If you are looking for games and techniques in order to implement a training course or any other activity with a youth group, then we suggest you refer to the free publications available for example here, here, or here for more information.
However, if you are looking for:
- practical examples of how Non-Formal Education is applied in training courses or group activities;
- the specific competencies necessary to implement such activities;
- practical tips on how to solve problems that may arise during youth activities;
- what skills should be developed by a Non Formal Education trainer; and
- how to implement participatory activities using the arts to stimulate social change;
…then you have come to the right place!
We have organised the contents of this publication in order to highlight the pedagogical and educational perspectives that lie at the heart of the games, exercises and simulations frequently used in youth activities. Therefore, there are no lists of games or activity sheets, but examples are used in order to understand what lies beneath specific dynamics or exercises. Our materials are structured in this way, as we believe that one of the main competencies a Non-Formal Education trainer should possess is the ability to create, modify and develop the activities that s/he proposes to the participants. This includes the ability to develop activities in accordance with the specific context (hence not simply proposing a fixed sequence of exercises or games). No activity works the same way in every context. In order to do something interesting and stimulating, we have to adapt to suit the specific context we are working in. This is the work of the trainer: following his/her intuition, experience and knowledge of the tools s/he is using. Obviously, we cannot offer an absolute guide for something that only experience can teach, but someone else’s experience (in this case, INCA’s Network of trainers) can be of assistance.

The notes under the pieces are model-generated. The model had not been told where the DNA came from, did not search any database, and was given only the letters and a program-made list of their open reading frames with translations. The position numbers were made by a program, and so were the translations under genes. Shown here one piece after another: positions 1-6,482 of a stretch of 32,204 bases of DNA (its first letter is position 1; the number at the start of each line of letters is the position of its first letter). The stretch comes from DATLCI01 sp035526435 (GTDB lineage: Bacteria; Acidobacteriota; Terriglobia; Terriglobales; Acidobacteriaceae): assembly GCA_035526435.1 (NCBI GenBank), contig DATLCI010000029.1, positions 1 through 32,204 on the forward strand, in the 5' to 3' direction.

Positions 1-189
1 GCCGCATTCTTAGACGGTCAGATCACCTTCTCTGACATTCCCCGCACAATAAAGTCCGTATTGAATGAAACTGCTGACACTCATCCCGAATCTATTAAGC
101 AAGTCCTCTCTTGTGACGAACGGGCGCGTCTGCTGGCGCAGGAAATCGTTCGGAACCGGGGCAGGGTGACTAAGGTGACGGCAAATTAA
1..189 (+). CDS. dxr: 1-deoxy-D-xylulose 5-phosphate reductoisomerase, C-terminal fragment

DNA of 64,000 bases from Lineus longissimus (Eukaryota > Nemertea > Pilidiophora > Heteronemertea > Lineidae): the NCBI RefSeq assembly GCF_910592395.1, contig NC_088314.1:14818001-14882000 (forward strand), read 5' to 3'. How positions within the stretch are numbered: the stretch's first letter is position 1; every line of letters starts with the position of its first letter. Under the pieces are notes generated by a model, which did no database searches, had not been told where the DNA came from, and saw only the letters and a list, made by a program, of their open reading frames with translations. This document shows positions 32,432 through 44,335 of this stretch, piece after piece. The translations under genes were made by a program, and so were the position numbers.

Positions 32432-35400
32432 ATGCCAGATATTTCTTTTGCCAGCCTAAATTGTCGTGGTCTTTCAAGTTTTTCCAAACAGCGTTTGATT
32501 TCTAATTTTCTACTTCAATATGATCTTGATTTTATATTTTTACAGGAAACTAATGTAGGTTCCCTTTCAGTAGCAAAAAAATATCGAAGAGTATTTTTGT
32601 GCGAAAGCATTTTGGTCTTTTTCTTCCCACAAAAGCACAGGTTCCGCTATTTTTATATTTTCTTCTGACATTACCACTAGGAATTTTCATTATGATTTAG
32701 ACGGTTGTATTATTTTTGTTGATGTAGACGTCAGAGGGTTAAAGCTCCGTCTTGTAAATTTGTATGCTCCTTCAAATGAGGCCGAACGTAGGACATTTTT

This publication is organised into articles, interviews and collective reflections (“Ship’s log”) focused on important themes identified by experienced trainers. This first-hand material is used to provide an in-depth analysis of the key aspects relevant to leading Non-Formal Activities using the Arts, starting from the experiences of INCA’s projects. Sometimes these contributions address practical issues (for instance, how to develop and modify a single exercise in order to satisfy specific needs) or more general questions (for instance, what is feedback and how to use it in training courses). Every theme presented is enhanced with practical examples, Internet links, hyperlinks to other sections of the publication and photos and video connected to the contents.
Our hope is that this publication will become a useful tool to anyone interested in gaining information about the characteristics of training in Non-Formal Education and/or youth activities. Additionally, we hope that this publication will come in handy to those interested in unveiling the learning processes and dynamics of participatory activities.
Enjoy the read!